Along with plush leather seats, GPS, surround-sound and a sporty look, now you have another good reason to buy a new or newer car: Helping to curtail air pollution.
Short of driving less (the best means of reducing auto air emissions), buying a clean-air car is a good thing to do to keep our air clean, especially if your current vehicle is an older model.
How do I make a wise buy of a clean-air car?
Brand new models have to meet the strictest U.S. Environmental Protection Agency (EPA) standards when it comes to emissions. If you are looking for a used car, look for one that is six years old or newer (these are exempt from federal smog-check requirements, too).
More things to consider
Check the Environmental Performance Label on the car you are contemplating buying. Be patient in deciphering the label as the coding can appear to be a little technical, but there are some simple numbers that give you a good indication of how the car stacks up against government standards and against other vehicles. Various websites can explain the labels, including www.OurAir.org and the Santa Barbara County Air Pollution Control District’s site at www.sbcapcd.org. The Environmental Protection Agency site, http://www.epa.gov/greenvehicles/index.do provides helpful charts that help you rate the greenest vehicles by year, type and state.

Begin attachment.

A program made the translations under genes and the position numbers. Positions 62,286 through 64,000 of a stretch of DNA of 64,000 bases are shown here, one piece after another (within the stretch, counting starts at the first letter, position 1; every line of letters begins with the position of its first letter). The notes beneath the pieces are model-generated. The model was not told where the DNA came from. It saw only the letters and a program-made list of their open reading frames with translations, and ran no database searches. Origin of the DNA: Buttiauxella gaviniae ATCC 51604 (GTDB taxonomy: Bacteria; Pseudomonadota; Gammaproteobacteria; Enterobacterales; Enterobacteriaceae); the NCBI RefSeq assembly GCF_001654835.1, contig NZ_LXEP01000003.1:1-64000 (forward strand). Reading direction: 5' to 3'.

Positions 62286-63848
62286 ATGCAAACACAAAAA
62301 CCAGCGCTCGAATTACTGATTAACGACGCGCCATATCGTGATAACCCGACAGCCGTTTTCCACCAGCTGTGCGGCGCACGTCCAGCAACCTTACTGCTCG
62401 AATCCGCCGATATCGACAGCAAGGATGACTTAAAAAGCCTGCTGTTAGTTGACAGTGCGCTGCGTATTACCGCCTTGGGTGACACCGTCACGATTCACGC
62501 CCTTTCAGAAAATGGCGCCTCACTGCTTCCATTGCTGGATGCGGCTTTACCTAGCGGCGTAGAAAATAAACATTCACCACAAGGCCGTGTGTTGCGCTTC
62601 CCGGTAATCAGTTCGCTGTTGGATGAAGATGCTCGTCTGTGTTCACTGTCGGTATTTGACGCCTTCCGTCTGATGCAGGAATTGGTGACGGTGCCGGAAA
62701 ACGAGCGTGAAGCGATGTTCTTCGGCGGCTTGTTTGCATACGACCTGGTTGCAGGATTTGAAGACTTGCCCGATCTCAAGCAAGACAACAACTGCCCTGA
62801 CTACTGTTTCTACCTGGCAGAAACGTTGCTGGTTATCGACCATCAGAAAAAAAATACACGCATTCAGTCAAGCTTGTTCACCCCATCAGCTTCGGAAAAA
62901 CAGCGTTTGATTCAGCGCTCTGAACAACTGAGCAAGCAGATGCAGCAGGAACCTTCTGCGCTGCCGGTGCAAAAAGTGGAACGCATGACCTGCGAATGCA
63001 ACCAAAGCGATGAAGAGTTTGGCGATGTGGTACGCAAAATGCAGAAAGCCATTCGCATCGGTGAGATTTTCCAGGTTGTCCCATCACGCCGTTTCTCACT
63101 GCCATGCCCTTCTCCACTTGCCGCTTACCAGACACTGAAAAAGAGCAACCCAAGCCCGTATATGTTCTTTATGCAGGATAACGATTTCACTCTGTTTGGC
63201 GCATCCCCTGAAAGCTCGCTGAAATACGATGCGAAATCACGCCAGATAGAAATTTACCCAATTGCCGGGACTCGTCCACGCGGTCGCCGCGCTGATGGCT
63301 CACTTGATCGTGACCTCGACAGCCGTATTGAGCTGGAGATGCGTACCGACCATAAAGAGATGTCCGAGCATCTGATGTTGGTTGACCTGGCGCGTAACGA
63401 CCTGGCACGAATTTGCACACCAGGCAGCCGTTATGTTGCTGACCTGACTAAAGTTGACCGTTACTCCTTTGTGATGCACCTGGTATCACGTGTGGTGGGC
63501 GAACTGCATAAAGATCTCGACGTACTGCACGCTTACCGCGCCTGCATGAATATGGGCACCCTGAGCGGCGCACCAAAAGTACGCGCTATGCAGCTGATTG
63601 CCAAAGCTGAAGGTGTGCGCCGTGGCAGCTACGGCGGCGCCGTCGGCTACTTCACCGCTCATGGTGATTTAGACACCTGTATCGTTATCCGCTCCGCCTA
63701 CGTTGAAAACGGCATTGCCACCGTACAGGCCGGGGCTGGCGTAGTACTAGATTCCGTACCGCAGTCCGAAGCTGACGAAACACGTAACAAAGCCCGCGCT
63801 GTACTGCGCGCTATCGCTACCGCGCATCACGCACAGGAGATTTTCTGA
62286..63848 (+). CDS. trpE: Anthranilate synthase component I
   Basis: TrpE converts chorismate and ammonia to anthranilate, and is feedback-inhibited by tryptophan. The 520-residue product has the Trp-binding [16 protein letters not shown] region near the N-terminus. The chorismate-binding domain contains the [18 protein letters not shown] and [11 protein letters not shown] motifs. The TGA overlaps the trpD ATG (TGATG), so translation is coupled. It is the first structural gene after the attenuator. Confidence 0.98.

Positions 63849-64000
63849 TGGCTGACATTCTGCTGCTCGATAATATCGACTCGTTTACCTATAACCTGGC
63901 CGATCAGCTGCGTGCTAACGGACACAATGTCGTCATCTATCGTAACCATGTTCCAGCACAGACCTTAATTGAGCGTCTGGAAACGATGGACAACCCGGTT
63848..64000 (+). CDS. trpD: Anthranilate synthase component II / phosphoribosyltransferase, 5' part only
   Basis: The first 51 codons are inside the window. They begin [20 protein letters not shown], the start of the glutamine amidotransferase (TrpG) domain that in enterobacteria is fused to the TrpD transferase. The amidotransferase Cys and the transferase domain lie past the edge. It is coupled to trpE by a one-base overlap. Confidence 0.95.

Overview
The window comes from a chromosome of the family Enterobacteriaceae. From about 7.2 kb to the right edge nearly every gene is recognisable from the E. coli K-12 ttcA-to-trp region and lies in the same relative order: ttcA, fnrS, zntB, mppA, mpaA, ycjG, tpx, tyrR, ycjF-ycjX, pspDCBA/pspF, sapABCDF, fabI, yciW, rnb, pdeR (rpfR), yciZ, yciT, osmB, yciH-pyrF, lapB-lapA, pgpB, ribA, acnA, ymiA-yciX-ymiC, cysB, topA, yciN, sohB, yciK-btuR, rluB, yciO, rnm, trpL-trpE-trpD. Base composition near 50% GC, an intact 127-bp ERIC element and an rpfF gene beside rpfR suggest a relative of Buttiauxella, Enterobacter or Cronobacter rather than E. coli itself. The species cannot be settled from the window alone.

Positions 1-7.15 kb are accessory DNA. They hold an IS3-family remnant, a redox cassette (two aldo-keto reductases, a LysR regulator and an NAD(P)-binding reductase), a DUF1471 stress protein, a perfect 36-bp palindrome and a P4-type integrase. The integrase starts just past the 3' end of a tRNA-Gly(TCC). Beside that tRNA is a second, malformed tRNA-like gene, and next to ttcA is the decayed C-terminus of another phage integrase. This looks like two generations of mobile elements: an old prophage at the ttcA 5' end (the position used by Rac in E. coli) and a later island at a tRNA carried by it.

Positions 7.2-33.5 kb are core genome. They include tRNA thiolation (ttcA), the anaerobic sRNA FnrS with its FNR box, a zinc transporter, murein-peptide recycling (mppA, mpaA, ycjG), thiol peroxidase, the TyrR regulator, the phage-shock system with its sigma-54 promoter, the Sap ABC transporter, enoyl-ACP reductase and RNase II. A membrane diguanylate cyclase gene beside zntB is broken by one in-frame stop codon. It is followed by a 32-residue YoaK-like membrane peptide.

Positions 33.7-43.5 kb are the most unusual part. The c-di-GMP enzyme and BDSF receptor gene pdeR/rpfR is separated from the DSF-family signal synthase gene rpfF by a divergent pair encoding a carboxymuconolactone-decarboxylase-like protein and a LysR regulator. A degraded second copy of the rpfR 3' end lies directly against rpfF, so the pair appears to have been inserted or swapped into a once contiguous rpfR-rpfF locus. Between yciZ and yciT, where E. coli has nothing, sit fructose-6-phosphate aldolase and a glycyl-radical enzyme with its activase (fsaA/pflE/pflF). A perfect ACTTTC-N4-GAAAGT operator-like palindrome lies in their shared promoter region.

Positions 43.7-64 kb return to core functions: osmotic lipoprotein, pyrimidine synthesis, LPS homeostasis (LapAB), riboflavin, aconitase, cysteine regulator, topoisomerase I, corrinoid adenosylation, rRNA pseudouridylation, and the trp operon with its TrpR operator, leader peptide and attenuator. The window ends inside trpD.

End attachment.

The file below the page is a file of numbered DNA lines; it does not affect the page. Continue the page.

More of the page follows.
Ratings for SUVs (sport utility vehicles), minivans and trucks do not mean the same as ratings for cars. These vehicles are not required to meet the same emissions standards as cars in the past. However, the standards for some of these vehicle types have been changed so the newest models will be cleaner that in the past.
Look at the fuel efficiency ratings as well as the air pollution rating. The two don’t always match, but fuel-efficient cars are often also less polluting. Obviously, the better the fuel economy of the vehicle, the less production of carbon dioxide it will emit.
Short of driving less, buying a new — or newer — car can help you curb air pollution from exhaust. On how best to proceed with your quest to buy an air-friendly car, you can do a search at several helpful web sites, including: the U.S. Environmental Protection Agency site, http://www.epa.gov/greenvehicles/index.do.